NursingSKL clinical tip
June 12, 2023
One of the most common causes of new floaters is the presence of new blood vessels related to diabetes. Patients with retinal changes suggestive of diabetic retinopathy may have known diabetes, or this may be their first presentation with the disease.
Patients with diabetes should be closely monitored for the development of diabetic retinopathy. Patients with type 1 should typically be assessed at five years after diagnosis, but patients with type 2 diabetes need to be screened for eye disease at the time of diagnosis as many will have diabetic changes.
This patient presented with new floaters. Vision from this eye was 6/15. Dilated retinal examination demonstrated a number of intraretinal hemorrhages. In addition, there was a collection of new blood vessels growing on the retinal surface (growing at the interface of the vitreous and retina). A microscopic vitreous hemorrhage was also noted (this is the cause of the new floaters).
As a nurse, it is important to remember that patients with diabetes can develop both macrovessel changes (coronary artery and carotid artery disease) as well as microvascular disease. Microvascular disease is the cause of peripheral neuropathy, retinopathy, and nephropathy. When assessing patients who are known to have diabetes, ask about vision changes and floaters; pins and needles or peripheral weakness; swelling of ankles, tiredness, increased peeing and blood in the urine.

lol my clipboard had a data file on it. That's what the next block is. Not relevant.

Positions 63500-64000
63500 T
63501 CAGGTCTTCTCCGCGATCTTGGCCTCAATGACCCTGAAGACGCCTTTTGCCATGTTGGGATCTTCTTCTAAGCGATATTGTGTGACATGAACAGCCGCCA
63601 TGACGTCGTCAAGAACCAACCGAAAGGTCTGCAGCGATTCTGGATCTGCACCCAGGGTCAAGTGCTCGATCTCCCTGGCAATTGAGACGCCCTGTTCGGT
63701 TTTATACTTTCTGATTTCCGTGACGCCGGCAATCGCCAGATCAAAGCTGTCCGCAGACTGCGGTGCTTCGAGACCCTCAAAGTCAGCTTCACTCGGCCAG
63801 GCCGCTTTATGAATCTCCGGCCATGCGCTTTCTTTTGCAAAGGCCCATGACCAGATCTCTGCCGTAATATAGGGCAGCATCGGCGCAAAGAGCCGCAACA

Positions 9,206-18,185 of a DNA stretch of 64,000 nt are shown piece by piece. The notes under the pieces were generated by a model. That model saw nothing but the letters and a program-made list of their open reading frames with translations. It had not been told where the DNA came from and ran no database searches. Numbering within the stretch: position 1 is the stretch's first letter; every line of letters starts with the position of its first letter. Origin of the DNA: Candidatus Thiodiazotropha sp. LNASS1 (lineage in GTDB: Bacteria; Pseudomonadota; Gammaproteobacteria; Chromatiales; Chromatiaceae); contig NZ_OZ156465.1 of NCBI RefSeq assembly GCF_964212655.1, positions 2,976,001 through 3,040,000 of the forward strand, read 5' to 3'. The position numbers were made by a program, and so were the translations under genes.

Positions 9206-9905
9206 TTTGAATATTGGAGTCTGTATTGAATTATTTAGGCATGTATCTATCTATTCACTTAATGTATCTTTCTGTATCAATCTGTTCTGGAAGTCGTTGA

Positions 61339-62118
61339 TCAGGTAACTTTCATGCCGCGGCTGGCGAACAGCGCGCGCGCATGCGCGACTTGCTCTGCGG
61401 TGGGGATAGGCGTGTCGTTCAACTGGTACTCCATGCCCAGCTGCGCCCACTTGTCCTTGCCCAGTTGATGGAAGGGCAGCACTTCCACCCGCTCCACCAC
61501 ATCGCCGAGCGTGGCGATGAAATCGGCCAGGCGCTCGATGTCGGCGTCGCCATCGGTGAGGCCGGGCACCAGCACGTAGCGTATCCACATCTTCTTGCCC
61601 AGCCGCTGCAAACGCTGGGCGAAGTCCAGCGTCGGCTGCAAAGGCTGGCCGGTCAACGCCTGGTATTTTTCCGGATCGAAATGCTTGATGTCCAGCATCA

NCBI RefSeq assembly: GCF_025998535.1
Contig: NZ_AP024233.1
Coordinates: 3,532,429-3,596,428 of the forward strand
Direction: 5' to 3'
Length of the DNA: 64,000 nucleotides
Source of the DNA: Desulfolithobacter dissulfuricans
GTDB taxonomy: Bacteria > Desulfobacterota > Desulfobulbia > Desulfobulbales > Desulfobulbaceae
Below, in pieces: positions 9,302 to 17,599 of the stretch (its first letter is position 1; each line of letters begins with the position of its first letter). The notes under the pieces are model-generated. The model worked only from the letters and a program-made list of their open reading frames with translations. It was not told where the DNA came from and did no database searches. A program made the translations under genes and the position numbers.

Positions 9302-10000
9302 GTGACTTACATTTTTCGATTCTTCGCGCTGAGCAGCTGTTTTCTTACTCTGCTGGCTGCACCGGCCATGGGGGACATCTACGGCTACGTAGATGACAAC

Additionally, because many patients do not have a primary care physician, undiagnosed diabetics may now present with symptoms related to microvascular changes. It is very important to think about the possibility of undiagnosed diabetes if patients present with symptoms linked to heart disease, stroke/transient ischemic attack (TIA), retinopathy, neuropathy or nephropathy.
Clinical tip: In a patient presenting with symptoms suggestive of retinopathy, peripheral neuropathy or nephropathy, think of the possibility of previously diagnosed or undiagnosed diabetes.
In this video, you will learn the screening guidelines for diabetic eye disease so that your patient can prevent potentially blinding complications from diabetic retinopathy.
This clinical tip was provided by NursingSKL, a collaborative initiative between leading doctors and nurses to improve nurses’ clinical skills. Go to nursingskl.com to find out more, meet the faculty, and try our free Practicum on Diabetes Care.
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